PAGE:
Read Your Policy

Fall 1999 CSANews Issue 33  |  Posted date : Mar 03, 2007.Back to list

Dear Bird Talk,

I appreciate the opportunity to alert your readers to the unfortunate experience I encountered with an insurance company named Pure Insure with offices in Toronto and Vancouver.

On April 4, 1999, my flu condition progressed to the point that I encountered a severe cough. As a result, my husband took me to the emergency ward of the local hospital in Mesa, Arizona. After a lengthy wait, I was attended to by the physician on duty and informed that there was little that could be done for my condition, which was diagnosed as bronchitis resulting from the flu. No medication was prescribed. The hospital billed my insurance company for its services, which remained unpaid, and I was later billed the following:
  • Hospital services- $233.64
  • Physician -$127.00
  • Radiologist - $22.90
I presented the above accounts to my insurance company, Pure Insure, for payment. They asked my local doctor for a record of my medical history, which was supplied. After review of my record, the payment was denied. The explanation was that I attended a respiratory specialist's office in 1989 TEN YEARS AGO. I have not had medication for bronchitis since that attack.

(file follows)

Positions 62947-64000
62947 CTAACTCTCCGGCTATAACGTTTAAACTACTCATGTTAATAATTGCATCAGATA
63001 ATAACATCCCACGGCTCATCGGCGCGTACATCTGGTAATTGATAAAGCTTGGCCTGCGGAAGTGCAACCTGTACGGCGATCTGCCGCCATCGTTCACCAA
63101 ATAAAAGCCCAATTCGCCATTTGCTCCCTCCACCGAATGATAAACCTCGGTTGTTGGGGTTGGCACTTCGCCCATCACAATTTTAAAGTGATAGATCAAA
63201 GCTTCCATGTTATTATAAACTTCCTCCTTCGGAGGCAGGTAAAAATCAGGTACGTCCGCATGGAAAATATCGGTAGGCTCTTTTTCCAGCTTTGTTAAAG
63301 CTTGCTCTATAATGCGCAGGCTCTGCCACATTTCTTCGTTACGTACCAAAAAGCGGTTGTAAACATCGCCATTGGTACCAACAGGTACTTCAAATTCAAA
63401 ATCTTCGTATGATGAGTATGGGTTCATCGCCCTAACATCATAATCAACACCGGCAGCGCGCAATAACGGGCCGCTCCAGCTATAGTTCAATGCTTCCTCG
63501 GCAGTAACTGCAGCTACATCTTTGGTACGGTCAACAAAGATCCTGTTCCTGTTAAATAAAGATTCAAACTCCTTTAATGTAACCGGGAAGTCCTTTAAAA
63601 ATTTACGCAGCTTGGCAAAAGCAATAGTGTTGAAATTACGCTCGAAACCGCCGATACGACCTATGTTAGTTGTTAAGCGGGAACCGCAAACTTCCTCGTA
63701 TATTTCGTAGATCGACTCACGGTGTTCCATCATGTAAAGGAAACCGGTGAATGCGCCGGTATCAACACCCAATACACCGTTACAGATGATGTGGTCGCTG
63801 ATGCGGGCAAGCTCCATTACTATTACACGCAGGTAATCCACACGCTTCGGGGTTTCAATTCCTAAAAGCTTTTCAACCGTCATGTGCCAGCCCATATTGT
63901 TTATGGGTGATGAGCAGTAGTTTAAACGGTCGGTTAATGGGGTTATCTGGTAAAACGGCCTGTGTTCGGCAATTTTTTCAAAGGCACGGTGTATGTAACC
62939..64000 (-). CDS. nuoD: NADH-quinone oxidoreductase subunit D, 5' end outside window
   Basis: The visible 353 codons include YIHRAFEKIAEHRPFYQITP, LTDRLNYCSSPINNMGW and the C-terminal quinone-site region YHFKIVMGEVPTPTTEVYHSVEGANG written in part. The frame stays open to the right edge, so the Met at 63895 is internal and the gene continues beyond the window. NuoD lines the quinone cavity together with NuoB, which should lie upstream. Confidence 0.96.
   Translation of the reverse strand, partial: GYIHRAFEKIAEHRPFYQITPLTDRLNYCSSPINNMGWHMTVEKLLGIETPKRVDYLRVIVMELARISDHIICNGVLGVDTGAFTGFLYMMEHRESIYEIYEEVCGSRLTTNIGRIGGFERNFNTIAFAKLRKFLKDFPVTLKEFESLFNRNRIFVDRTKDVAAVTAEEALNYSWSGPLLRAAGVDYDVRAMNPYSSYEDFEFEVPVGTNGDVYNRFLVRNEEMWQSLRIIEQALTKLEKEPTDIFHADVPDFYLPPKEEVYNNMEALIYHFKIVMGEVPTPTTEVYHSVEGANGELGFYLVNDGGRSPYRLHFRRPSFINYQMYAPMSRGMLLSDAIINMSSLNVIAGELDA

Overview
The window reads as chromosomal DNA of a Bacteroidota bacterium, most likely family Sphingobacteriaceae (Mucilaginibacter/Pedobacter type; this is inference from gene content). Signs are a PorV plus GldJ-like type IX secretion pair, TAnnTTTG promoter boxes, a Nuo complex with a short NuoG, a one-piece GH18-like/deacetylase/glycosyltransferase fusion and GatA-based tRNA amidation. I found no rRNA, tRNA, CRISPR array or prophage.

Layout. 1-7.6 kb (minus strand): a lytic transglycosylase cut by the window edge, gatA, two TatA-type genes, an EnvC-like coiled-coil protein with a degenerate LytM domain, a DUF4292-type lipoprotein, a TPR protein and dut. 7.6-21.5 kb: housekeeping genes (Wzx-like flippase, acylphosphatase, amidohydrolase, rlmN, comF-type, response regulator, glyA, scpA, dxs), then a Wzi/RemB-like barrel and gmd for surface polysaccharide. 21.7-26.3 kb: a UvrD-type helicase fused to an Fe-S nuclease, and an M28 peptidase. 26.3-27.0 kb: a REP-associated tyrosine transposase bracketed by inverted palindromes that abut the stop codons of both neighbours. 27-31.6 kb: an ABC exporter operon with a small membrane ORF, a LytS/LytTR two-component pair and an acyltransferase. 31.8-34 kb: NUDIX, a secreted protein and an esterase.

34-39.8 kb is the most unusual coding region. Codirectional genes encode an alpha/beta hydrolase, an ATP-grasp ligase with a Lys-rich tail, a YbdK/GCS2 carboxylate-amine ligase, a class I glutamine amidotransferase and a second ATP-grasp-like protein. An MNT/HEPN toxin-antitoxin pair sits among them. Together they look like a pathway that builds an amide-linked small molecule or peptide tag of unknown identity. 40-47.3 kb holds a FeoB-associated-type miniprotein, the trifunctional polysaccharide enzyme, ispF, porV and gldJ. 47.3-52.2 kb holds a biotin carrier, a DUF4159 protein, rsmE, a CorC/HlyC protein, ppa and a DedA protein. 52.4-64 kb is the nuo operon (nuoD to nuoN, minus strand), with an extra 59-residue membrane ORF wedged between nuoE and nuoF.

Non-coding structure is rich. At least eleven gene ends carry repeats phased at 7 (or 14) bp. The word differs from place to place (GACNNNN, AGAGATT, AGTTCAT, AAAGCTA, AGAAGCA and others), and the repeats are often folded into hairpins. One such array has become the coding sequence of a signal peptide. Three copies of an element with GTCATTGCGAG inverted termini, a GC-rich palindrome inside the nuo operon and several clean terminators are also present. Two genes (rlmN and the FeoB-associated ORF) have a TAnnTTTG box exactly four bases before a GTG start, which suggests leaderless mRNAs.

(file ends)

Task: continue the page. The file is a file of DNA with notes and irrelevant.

Yours truly,
Z. Dark
Regina, Sask.

Response:
Your letter is a prime example of why it is so very important to thoroughly read and understand your policy's wording.

We checked the wording in Pure Insure's 1998-1999 policy and it was quite explicit. Any pre-existing medical condition that has previously required referral to a medical specialist or hospital admission of 24 consecutive hours or more. We believe these long and broad pre-existing periods (in this case, a LIFETIME pre-existing clause) and referrals to specialists' clauses are disgusting in their simplicity. Is birth a pre-existing condition? Is referral to a specialist from whom you get a "clean bill of health" reason to deny a claim? You decide!